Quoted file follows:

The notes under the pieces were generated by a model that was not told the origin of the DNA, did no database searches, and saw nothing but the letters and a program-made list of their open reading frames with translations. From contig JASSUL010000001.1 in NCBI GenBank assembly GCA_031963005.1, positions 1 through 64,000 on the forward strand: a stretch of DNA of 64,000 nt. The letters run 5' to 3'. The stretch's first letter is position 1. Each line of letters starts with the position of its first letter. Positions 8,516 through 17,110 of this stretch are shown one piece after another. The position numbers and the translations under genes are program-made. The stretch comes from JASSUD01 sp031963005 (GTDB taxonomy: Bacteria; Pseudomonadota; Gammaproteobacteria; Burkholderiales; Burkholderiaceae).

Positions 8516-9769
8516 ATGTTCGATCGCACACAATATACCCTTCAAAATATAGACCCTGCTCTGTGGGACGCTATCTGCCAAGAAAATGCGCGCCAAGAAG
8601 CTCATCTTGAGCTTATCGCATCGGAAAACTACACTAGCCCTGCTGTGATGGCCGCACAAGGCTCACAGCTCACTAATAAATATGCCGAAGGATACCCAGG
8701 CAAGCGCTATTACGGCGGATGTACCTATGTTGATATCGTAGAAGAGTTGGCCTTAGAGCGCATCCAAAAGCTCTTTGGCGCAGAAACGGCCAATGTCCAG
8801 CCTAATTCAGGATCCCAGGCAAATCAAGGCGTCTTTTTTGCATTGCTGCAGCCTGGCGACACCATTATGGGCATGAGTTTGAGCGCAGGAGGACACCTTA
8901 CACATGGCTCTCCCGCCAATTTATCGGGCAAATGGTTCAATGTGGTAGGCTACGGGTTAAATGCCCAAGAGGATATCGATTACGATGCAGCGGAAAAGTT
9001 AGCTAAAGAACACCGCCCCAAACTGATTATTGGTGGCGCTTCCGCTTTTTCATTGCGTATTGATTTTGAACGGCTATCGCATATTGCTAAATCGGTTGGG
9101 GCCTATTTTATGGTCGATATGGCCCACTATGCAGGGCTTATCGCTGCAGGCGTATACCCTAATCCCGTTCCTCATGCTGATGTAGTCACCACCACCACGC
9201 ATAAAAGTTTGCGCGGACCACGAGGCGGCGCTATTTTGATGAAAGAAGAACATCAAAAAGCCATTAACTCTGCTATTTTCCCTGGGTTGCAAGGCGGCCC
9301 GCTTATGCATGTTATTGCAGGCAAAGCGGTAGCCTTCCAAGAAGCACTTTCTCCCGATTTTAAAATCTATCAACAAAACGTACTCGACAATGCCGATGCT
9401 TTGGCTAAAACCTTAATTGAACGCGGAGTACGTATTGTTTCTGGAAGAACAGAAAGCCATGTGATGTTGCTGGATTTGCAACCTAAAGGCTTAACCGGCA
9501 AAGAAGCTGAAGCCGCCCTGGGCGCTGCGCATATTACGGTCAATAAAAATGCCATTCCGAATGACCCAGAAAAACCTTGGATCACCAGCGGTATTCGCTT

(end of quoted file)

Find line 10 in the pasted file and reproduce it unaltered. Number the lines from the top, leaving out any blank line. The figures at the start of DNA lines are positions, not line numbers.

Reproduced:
9201 ATAAAAGTTTGCGCGGACCACGAGGCGGCGCTATTTTGATGAAAGAAGAACATCAAAAAGCCATTAACTCTGCTATTTTCCCTGGGTTGCAAGGCGGCCC